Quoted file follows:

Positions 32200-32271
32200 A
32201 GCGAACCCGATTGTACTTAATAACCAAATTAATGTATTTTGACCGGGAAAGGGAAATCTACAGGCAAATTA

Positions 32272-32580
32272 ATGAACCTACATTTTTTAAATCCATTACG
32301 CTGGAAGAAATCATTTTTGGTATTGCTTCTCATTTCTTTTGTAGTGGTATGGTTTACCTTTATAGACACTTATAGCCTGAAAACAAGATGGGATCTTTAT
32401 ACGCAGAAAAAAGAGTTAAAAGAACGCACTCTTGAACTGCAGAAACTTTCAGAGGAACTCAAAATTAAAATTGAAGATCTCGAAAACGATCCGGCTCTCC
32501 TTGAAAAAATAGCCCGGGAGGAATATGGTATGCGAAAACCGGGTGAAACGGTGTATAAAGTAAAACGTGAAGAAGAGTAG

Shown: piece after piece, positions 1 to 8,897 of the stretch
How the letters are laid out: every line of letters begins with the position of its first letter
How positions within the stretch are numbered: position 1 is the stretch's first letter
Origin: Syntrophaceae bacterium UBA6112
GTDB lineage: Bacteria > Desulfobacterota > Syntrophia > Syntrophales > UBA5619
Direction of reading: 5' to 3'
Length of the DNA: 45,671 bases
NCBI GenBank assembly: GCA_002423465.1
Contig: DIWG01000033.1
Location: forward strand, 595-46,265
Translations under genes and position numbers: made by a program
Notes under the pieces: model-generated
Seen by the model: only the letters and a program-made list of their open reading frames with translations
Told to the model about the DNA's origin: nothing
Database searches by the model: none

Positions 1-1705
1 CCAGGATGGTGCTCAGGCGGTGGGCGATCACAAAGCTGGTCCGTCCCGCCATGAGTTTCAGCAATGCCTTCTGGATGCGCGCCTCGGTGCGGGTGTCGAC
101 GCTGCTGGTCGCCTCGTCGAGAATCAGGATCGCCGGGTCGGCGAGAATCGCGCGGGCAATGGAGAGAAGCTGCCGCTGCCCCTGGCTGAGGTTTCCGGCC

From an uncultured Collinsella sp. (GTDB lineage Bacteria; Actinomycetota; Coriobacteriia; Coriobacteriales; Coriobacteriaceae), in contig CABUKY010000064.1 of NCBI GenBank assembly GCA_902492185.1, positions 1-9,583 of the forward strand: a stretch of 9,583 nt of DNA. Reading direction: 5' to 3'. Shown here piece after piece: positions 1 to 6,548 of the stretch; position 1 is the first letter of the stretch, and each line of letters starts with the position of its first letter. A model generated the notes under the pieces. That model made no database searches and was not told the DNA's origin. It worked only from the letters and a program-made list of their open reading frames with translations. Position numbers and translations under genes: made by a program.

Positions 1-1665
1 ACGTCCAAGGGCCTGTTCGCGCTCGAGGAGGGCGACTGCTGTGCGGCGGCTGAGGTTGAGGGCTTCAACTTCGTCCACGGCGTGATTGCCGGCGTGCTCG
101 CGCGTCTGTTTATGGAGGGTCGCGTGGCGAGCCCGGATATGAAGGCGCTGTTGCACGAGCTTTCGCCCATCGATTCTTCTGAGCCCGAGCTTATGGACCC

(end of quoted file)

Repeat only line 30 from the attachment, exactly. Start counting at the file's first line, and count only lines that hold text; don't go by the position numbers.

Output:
101 CGCGTCTGTTTATGGAGGGTCGCGTGGCGAGCCCGGATATGAAGGCGCTGTTGCACGAGCTTTCGCCCATCGATTCTTCTGAGCCCGAGCTTATGGACCC